Matthew Lippman: Poet, Creator of the “3 Thing Rule”

Matthew Lippman
Matthew Lippman: Poet & Creator of the “3 Thing Rule”

Meet Matthew Lippman, one of the most original poets, writing some of the most lively poetry today.

Lippman is author of four poetry collections:  American Chew, (Burnside Review Book Prize); Salami Jew (Anna Davidson Rosenberg Prize); Monkey Bars;  The New Year of Yellow (Kathryn A. Morton Poetry Prize). Matthew’s other awards and honors include the Georgetown Review Magazine Prize, Jerome J. Shestak Poetry Prize from the American Poetry Review, Michener Fellowship in Poetry, New York State Foundation of The Arts Grant, and others.

Currently Matthew is working on his Parking Lot Poems series. He writes the poems in parking lots, parked in his car; he records them, again in his car, and then posts them on YouTube. A recent poem from this series, PARKING LOT POEM AT THE INTERSECTION OF FAST FOOD AND GRASS FED (In Delirious Fury), is at the end of this conversation.

Matthew_parking lot 1
Matthew Lippman reading PARKING LOT POEM AT THE INTERSECTION OF FAST FOOD AND GRASS FED (In Delirious Fury)

SUZE BIENAIMEE: Thank you for joining me on StudioSeeds, Matthew.  What inspires you?

MATTHEW LIPPMAN: Everyday ‘things’ are my muse. I find joy in nothing. Or, in nothingness. I find inspiration in the fork, the half eaten tangerine, the electrical technician sitting in his truck. The things my high school students say, my kids, the phone bill, the traffic jam. It’s right there for the taking.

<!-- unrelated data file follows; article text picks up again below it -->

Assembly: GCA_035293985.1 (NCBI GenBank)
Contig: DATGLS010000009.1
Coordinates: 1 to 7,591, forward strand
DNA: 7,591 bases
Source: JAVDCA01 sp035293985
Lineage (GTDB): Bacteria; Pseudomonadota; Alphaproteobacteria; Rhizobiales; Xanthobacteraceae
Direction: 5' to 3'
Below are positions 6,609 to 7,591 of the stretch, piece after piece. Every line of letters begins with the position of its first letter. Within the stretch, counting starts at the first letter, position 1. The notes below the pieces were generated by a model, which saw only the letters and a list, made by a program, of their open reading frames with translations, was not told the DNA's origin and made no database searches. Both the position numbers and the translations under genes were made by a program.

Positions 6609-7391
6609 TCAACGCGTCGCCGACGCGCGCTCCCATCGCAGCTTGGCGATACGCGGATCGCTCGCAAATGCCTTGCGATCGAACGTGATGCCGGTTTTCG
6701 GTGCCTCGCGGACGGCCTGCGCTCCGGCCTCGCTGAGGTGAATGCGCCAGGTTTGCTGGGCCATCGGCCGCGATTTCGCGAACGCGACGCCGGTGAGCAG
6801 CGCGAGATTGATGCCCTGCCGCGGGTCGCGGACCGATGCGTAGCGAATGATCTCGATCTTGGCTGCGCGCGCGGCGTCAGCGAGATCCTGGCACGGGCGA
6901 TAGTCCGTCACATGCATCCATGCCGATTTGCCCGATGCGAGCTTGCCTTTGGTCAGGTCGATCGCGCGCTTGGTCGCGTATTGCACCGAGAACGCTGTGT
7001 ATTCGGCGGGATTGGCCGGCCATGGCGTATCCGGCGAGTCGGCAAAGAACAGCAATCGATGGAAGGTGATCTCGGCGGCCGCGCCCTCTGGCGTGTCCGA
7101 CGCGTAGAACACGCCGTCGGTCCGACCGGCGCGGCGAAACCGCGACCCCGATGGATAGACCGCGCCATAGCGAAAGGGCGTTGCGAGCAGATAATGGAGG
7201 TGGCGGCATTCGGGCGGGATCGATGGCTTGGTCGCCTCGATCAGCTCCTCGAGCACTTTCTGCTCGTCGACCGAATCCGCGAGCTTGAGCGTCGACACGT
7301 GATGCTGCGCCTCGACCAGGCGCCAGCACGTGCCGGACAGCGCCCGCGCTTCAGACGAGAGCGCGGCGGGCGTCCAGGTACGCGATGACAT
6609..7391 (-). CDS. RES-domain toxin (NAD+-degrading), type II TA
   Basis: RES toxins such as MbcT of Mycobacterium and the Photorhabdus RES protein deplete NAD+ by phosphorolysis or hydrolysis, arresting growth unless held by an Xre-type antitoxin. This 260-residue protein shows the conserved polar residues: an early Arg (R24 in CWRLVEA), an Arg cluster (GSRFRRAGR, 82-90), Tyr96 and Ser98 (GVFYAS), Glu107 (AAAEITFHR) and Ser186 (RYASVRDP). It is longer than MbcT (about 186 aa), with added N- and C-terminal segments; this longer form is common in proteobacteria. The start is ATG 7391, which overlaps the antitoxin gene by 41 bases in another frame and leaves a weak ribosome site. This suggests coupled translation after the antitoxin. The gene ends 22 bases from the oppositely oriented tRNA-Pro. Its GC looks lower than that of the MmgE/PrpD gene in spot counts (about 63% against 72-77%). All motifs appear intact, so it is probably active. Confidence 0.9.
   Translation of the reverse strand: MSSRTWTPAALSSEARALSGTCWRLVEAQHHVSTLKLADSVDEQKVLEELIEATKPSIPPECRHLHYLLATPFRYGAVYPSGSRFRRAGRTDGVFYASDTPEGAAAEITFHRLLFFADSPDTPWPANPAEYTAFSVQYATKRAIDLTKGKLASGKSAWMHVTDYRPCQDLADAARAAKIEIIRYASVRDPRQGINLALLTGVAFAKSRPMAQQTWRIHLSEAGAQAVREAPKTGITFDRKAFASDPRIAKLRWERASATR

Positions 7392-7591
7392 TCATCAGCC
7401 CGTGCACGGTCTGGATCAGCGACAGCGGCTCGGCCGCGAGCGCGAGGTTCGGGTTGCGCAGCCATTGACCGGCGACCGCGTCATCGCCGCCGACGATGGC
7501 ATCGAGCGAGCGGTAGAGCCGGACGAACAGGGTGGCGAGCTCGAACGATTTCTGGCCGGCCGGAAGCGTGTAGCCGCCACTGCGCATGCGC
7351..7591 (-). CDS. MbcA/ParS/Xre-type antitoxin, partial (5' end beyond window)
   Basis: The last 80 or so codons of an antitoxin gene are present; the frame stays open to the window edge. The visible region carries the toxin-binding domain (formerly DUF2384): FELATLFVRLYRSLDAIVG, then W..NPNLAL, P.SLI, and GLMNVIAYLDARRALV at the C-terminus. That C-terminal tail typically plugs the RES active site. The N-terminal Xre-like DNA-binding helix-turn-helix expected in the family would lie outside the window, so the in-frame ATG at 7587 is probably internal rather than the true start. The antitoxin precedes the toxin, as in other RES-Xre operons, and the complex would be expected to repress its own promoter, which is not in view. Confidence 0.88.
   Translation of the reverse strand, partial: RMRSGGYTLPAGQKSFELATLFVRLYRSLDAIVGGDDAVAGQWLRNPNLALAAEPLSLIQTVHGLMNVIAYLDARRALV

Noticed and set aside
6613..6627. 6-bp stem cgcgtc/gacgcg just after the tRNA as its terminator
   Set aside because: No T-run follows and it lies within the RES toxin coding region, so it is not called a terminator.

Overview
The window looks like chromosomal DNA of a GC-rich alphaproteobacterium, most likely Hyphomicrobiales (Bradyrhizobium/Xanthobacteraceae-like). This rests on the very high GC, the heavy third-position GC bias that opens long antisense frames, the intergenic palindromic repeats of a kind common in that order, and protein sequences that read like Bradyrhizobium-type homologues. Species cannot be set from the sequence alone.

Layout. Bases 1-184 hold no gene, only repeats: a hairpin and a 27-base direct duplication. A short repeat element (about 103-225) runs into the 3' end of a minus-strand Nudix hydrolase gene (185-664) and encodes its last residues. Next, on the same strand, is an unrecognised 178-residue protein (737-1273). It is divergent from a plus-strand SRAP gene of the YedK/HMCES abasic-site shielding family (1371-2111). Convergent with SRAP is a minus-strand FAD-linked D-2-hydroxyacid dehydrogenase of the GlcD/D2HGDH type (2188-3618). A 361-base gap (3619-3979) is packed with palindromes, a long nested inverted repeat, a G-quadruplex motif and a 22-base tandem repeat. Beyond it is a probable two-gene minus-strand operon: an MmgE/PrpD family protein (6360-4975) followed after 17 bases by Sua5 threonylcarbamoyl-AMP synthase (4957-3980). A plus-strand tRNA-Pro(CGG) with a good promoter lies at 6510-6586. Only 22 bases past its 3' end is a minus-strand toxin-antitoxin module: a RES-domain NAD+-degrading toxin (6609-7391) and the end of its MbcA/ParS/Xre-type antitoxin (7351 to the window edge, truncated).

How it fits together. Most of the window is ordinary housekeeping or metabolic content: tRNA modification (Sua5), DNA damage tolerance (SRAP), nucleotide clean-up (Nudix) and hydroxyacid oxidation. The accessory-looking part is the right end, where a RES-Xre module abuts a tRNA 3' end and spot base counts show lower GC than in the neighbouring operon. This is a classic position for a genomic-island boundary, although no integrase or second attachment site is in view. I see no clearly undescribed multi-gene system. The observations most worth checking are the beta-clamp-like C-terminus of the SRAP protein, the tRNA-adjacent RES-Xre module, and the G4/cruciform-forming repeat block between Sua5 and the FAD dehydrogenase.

Poetry is the celebration of the mundane and so I try and pay attention to everything I might otherwise take for granted. All the little things. The big things, too. I am always trying to figure out in my poetry how disparate things fit together.

Pop culture is a big deal for me. At 50, nostalgic pop culture is probably a bigger deal than it should be. Earlier in the summer I found myself in a nostalgia stupor. I was thinking about being 18. My girlfriend at the time, Bonnie, loved me very much. I loved her very much. We did not listen to Cheap Trick in our most intimate moments. We listened to Rickie Lee Jones. Gives you an idea of how our heads were screwed into our hearts. Her cousin, or second cousin is Jann Wenner, founder of Rolling Stone. During the spring of our senior year courtship he had offered us free tickets and a limo ride to Madison Square Garden to see Cheap Trick. We declined. It wasn’t till years later that I really understood the pop beauty of Cheap Trick. But, thank god I did.

Books by Matthew Lippman
Four Books by Matthew Lippman

Still, it’s never enough just to write about one thing in a poem. You have to write about three. I think the thing I most enjoy about poetry is the “3 Thing Rule” I have established for myself. I want to take one thing from the garden, one thing from the back of my heart, and one thing from the trash can, smash them all in together and make something new. This is the kind of stuff that interests me, turns me on, and makes my mind whizzle and dizzle. It’s just a joy I get from being in the world as fully as possible.

SUZE BIENAIMEE: Inspiration galore! Definitely “whizzle and dizzle”! Love your creation of the “3 Thing Rule” and your Parking Lot Poems! Thank you so much for joining me on StudioSeeds, as well as sharing this recent poem:

PARKING LOT POEM AT THE INTERSECTION OF FAST FOOD AND GRASS FED (In Delirious Fury)

Down by the river of Wendy’s and McDonalds
I wanted a grass fed burger
but couldn’t find a canoe
to take me to Vermont.
So, I jumped in the water and began to swim up